Michael, who’s a few years older than I, told me many charming anecdotes about his Dad I’d never before heard. Surely Robert Mondavi’s legend will only continue to grow as his place in wine history—iconic and inimitable—becomes ever more heroic. Tinged throughout our conversation was a certain wistfulness that bordered on nostalgia. The “good old days” seemed just fine to us, although one does always have to keep in mind Proust’s epigram: “Remembrance of things past is not necessarily the remembrance of things as they were.”

Be that as it may, Michael prompted me to reflect on my time as a wine writer and critic, and it immediately became clear to me that I had lived through, and thoroughly enjoyed, being a part of the Golden Age of Wine Critics. One must be careful, too, of promiscuously applying the term “golden age” to things. There was a golden age of Greece, for sure, but the phrase contains a pejorative in its implication that the high point is over; never again will Greece be as spectacular as she was in 500-300 B.C.

We were long told that television’s golden age was in the 1950s: I Love Lucy, Milton Berle, Jackie Gleason, Alfred Hitchcock, Gunsmoke, The Twilight Zone, and some of the greatest live drama ever on such series as Kraft Television Theatre and Playhouse 90. But some critics also celebrate the television of our current era as the golden age, with Breaking Bad, Mad Men, Homeland, Game of Thrones, House of Cards, The Sopranos and others too numerous to mention. So when was T.V.’s golden age–in the past, or is it all around us right now? One might paraphrase Zhou Enlai, the former Chinese foreign minister (under Chairman Mao), who, in reply to a query concerning his opinion of the French Revolution, said, “It’s too early to say.”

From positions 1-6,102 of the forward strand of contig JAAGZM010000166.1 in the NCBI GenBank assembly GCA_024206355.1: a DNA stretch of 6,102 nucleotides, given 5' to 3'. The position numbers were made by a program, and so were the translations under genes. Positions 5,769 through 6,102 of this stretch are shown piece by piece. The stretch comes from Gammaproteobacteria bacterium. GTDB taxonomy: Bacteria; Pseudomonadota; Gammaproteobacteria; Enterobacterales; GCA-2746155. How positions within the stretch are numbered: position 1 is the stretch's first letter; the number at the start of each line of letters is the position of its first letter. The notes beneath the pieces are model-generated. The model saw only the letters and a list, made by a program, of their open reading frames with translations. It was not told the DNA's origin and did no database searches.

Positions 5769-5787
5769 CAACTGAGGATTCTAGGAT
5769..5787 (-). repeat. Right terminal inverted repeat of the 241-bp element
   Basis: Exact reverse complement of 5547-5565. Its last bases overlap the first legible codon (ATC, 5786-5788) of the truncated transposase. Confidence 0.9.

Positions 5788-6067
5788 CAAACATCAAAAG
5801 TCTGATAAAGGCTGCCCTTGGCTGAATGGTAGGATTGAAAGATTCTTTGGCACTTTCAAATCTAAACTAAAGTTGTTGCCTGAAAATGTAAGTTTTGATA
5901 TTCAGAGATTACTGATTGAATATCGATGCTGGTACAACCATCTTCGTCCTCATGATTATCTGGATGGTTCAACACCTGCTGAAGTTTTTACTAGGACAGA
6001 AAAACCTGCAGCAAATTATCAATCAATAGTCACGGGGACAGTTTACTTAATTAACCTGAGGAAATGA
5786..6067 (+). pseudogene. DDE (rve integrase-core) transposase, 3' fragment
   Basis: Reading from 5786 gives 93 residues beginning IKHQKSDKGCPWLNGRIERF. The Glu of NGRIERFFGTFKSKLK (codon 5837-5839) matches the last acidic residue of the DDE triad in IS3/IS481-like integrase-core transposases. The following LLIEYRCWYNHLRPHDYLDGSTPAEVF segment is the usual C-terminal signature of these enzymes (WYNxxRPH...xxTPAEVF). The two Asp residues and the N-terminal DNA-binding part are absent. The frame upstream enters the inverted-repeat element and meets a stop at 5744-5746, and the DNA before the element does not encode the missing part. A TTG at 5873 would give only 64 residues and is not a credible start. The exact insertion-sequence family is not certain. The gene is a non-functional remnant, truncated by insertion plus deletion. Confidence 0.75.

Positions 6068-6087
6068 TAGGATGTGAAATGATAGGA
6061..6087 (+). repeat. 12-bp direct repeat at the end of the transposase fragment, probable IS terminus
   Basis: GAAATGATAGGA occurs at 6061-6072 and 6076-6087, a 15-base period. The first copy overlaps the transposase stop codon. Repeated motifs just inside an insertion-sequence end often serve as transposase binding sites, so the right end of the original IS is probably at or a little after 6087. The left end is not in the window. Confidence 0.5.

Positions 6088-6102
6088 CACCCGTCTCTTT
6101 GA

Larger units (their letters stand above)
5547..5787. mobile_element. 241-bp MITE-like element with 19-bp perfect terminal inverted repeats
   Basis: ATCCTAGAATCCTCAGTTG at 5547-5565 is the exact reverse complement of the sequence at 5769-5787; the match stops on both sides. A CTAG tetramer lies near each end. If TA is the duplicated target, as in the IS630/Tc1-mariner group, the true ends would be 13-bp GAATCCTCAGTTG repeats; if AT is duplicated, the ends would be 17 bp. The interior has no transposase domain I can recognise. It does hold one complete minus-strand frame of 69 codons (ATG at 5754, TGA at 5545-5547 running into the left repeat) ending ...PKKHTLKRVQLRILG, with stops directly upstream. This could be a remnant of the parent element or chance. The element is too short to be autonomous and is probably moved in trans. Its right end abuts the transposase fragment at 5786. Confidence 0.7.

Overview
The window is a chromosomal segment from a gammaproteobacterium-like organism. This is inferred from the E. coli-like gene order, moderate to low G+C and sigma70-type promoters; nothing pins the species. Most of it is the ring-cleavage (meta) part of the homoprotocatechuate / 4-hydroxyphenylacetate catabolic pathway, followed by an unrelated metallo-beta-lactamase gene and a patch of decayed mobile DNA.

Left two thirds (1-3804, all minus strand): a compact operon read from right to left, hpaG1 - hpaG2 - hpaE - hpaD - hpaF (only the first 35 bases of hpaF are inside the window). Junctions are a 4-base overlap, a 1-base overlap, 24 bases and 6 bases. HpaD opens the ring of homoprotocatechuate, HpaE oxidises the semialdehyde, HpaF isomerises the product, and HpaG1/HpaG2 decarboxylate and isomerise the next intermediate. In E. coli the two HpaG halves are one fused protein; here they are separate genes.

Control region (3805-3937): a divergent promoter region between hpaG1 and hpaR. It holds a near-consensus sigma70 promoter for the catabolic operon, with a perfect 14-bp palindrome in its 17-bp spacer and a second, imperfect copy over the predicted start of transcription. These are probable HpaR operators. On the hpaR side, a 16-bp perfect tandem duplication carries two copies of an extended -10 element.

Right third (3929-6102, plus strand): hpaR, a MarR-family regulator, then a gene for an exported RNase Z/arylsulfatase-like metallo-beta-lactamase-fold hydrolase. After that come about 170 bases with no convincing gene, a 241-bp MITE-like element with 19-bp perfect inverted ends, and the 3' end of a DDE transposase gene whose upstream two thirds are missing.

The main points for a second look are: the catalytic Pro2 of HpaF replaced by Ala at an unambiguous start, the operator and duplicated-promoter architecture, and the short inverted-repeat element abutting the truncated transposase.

Still, I don’t think it’s too early to say that the years (roughly) from 1978 to 2008 were the Golden Age of Wine Critics. I date the start at 1978 because that is the year some of the major guidebooks to California wine first appeared; also the year Wine Spectator began gaining traction, and was in fact the year Robert Parker launched The Wine Advocate.

As for my end date, 2008, that was the year the Great Recession struck in all its force, with still unquantifiable repercussions in the wine industry; but more importantly 2008 marked the emergence of social media onto the American and world stage, as cultural pattern-shifters of major import. The important critics remained vital, but you could feel their importance fading among a younger generation that preferred the crowd-sharing intimacy of twitter, Facebook, YouTube and blogs to the sage counsel of older white Baby Boomer males pronouncing verdicts from lofty ivory towers.

Thus we had a span of thirty years, which is just about right for a cultural era, before it expends its energies and is replaced by some other paradigm. And it was my privilege to have been a successful part of that brief, shimmering illusion.

What a time it was! To have been at or near the center of vitality in the industry, especially here in California, which in many ways established itself as the center of the wine world. Not only in production, but in media, in the emergence of “celebrity winemakers,” in a wine-and-food culture especially along the coast, in wine getting interwoven into popular movies (Disclosure, Sideways), in wine becoming a huge public interest, when consumers needed all the help they could get figuring out what to buy, and we wine critics were more than happy to help them.